# B What would you call this sample?

1. Jul 30, 2016

### crraaig

Forty-five years ago a man in Mexico showed me how he created a five digit number from the date of a coin to help him choose a lottery number. It goes like this:

1957 is the number. Add the digits individually: 1 + 9 + 5 + 7 = 22
Add the two digits of the sum 2 + 2 = 4; I'll call that reduction the "final sum."
So he looked for the lottery ticket 19574. That's numerology.

Playing with it in my head (it can be a number of any length of digits), I found that the sum of any recombination or transposition of the digits results in the same "final sum" of 4.

19 + 57 = 76 7 + 6 = 13 1 + 3 = 4
1 + 957 = 958 9 + 5 + 8 = 22 2 + 2 = 4
195 + 7 = 202 2 + 0 + 2 = 4
transposing the numbers to give more examples:
95 + 17 = 112 1 + 1 + 2 = 4
97 + 15 = 112 1 + 1 = 2 = 4
175 + 9 = 184 1 + 8 + 4 = 13 1 + 3 = 4
71 + 95 = 166 1 + 6 + 6 + 13 1 + 3 = 4
et cetera et cetera

I understand the commutative law of addition, but that does not explain it completely. I have not found a number of any (reasonable to work with on paper or in my head) length in which no matter how you recombine or transpose, the "final sum" is the same single digit number.

What is this called? Is it documented by someone somewhere? Does the explanation belong to a subset of Mathematics?

I eagerly await the inspection by authorities. I hope that I can understand an explanation that may be more complex than I expect.

Other than this, I am not equipped to contribute much to this website except to thank you for your interest or laugh at my naivetÃ©.

Mil gracias,
Craig

2. Jul 30, 2016

### AaronQ

Hi Craig, this is something really interesting that you discovered, I going to look at it some more by myself but I tried it for 2016 and got a final sum 9. It is definitely an interesting thing I will get back to you with some more information.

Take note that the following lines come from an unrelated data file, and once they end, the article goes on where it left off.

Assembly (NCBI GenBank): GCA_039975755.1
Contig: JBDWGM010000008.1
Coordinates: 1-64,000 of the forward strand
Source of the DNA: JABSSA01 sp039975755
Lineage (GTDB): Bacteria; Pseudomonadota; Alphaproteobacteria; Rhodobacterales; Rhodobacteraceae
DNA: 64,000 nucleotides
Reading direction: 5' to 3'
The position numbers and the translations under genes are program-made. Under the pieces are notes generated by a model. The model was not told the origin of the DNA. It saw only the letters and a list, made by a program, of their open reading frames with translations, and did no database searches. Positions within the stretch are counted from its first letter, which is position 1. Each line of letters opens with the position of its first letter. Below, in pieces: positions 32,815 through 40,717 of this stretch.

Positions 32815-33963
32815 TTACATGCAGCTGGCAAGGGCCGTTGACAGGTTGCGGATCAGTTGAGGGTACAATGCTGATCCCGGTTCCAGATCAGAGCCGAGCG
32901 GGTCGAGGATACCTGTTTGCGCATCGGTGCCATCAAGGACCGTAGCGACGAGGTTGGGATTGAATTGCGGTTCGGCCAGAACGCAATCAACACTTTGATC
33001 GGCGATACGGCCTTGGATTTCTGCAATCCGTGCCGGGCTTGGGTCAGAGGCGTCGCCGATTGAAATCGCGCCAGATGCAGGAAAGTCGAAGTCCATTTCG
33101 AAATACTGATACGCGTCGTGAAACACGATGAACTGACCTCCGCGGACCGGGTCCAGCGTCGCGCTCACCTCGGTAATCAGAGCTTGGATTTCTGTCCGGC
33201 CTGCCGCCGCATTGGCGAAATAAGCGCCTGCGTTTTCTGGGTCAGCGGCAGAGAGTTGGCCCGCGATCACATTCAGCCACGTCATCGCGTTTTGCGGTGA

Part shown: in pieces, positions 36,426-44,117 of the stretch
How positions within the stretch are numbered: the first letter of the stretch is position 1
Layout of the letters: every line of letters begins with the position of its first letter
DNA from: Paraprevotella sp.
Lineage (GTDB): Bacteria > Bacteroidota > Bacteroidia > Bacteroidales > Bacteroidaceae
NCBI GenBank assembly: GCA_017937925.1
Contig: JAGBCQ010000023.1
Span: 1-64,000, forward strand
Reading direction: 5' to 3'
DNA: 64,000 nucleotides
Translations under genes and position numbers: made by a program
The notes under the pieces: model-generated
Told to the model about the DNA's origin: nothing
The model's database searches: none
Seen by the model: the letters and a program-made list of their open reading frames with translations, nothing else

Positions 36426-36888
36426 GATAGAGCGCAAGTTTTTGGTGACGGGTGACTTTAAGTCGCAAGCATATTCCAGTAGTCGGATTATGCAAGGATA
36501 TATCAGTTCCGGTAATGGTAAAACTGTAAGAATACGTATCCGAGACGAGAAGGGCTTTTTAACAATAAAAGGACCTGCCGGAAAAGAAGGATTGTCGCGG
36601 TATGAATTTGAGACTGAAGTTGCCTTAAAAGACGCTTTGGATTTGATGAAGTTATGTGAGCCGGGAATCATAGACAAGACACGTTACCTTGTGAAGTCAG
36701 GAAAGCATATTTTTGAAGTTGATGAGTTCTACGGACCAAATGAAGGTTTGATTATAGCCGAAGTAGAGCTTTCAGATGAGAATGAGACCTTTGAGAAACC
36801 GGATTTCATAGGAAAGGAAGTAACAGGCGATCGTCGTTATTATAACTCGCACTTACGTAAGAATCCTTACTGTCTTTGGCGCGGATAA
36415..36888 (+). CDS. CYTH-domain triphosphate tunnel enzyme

3. Jul 30, 2016

### Staff: Mentor

What you actually do is, you perform the entire addition in $\mathbb{Z}_{10} \,$, i.e. you only consider the remainders of divisions by $10$.
You will always arrive at the same number because of the nature of these divisions, or mathematically formulated $\pi : \mathbb{Z} \twoheadrightarrow \mathbb{Z}_{10}$ is a natural ring homomorphism. That means the structure of addition (and multiplication) in the ring of integers $\mathbb{Z}$ is transported to the ring of remainders $\mathbb{Z}_{10}$.

4. Jul 30, 2016

### crraaig

Thanks, you guys.
fresh_42, I am not academically prepared to digest your answer. Is there historical documentation of someone having described the sample. Is there a parallel, or metaphor?

5. Jul 30, 2016

### jbriggs444

The technique is also known as "casting out nines". It is equivalent to taking the remainder modulo 9 (and allowing a final 9 to stand as-is). https://en.wikipedia.org/wiki/Casting_out_nines

It is an old accountant's trick. If your books do not balance, but the results match when you cast out nines then you likely transposed a pair of digits somewhere. It works because any power of 10 minus a different power of 10 (e.g. 9, 99, 990, 999, etc) will be a multiple of nine.

6. Jul 30, 2016

### crraaig

Thank you, Jbriggs,
did you restate in layman's terms what fresh_42's formula describes?

7. Jul 30, 2016

### AaronQ

If you are looking for an equation something like this would work.

8. Jul 30, 2016

### jbriggs444

The notation that fresh_42 uses is one that is found in abstract algebra when one talks about "groups" and "rings". To be perfectly honest, my university education did not go in that direction, so I have to rely on what little I have picked up in the many years since then. $\mathbb{Z}$ denotes the "ring" of integers. This is just the ordinary integers taken with the ordinary operations of addition, subtraction and multiplication.

If you consider each integer to be "equivalent" to the integers that differ by some multiple of 10, you get a new "ring". This new ring is the integers modulo 10 and is denoted by $\mathbb{Z}/10$. I think that fresh_42 got it wrong and that the ring he's really after is $\mathbb{Z}/9$ -- the integers modulo 9.

9. Jul 30, 2016

### Staff: Mentor

It's not that complicated. It is simply the following:
If you replace any natural number or its negative by the remainder you get, when you divide it by $10$ (or any other number, as long as it's always the same number), then all additions, subtractions and multiplications (but not divisions) can stay in place and the calculations are still correct.

10. Jul 30, 2016

### crraaig

A saying comes to mind (concerning me in this forum):
"Nothing is foolproof because fools are so ingenious."
Thanks, so much for your interest. In honesty, I was hoping that I had invented something.
I don't mind if you guys keep the disscussion going, I will follow with appreciation.
Craig